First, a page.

Kamen Scooter - Is this Ginger?
After exhaustive and exhausting research, I am prepared to admit it. I was wrong. It looks like Ginger isn't going to be something to do with the iBot (Dean Kamen's go-anywhere wheelchair). But apparently it does use the same balancing technology.
The Ginger-scooter would presumeably have a clean-burning engine, possibly based on a Stirling engine, a version of which Kamen has a patent for. With a non-polluting engine and a scooter where you lean forward to go forward (and vice-versa), short-distance travel could be green _and_ fun. Another tidbit of evidence:
Then again, perhaps it really is a personal magnetic levitation and transportation device. After all, Dean Kamen's housekeeper is reported to have said that Dean has invented (as well as everything else) "a little thingy that makes the vacuum float above the ground." Or maybe not:
BTW, the Dateline article on the wheelchair was dated June 2000.
And from the Mechanical Engineering Dept. at MIT:
On September 27, 1816, Robert Stirling applied for a patent for his economiser at the Chancery in Edinburgh, Scotland. By trade, Robert Stirling was actually a minister in the Church of Scotland and he continued to give services until he was eighty-six years old! But, in his spare time, he built heat engines in his home workshop. Lord Kelvin used one of the working models during some of his university classes.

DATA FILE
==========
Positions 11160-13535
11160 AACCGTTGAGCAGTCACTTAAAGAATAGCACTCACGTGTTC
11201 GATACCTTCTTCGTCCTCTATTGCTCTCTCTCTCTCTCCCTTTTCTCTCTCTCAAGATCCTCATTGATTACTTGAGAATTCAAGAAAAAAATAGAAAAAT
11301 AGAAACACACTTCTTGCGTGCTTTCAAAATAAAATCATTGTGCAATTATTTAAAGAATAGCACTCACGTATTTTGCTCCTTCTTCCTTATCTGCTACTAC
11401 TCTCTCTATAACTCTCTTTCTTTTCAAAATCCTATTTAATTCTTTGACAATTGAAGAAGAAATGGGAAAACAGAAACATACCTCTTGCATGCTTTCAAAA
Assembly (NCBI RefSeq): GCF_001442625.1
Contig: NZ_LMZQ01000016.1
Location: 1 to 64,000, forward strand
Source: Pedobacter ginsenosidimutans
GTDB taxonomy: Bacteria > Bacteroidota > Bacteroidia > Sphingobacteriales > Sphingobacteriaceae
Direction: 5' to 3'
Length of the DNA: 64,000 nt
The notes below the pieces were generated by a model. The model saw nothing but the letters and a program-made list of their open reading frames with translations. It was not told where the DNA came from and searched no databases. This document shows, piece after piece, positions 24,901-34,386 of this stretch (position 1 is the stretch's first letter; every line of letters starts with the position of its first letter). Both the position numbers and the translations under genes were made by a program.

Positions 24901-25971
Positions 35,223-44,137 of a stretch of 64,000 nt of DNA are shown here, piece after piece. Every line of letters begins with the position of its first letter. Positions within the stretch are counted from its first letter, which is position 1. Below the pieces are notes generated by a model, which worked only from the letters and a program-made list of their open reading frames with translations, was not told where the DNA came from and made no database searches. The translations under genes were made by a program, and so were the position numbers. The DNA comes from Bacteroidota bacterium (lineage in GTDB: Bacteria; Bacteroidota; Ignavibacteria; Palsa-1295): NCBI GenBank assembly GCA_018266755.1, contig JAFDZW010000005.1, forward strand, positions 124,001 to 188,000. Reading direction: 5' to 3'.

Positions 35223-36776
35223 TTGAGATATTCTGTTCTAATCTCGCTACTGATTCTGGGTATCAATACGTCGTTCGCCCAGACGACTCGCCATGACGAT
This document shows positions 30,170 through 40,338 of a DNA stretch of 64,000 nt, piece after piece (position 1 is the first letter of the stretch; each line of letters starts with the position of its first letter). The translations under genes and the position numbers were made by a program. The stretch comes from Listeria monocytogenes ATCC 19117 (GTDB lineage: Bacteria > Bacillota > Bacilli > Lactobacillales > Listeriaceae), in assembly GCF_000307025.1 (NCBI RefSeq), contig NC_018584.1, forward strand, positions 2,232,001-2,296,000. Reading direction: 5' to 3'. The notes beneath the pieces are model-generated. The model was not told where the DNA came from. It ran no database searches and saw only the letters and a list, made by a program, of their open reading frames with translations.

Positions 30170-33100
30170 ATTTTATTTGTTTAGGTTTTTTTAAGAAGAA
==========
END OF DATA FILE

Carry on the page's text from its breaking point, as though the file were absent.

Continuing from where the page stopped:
In 1850 the simple and elegant dynamics of the engine were first explained by Professor McQuorne Rankine. Approximately one hundred years later, the term "Stirling engines " was coined by Rolf Meijer in order to describe all types of closed cycle regenerative gas engines.
Stirling engines are unique heat engines because their theoretical efficiency is nearly equal to their theoretical maximum efficiency, known as the Carnot Cycle efficiency. Stirling engines are powered by the expansion of a gas when heated, followed by the compression of the gas when cooled. The Stirling engine contains a fixed amount of gas which is transferred back and forth between a "cold" end (often room temperature) and a "hot" end (often heated by a kerosene or alcohol burner). The "displacer piston" moves the gas between the two ends and the "power piston" changes the internal volume as the gas expands and contracts.
Stirling engines are being studied at NASA for use in powering space vehicles with solar energy!
From a Japanese
University Somewhere (where a freshman is a fleshman!):
Some other interesting sites on this subject:
Home -- About Us -- Links -- Site History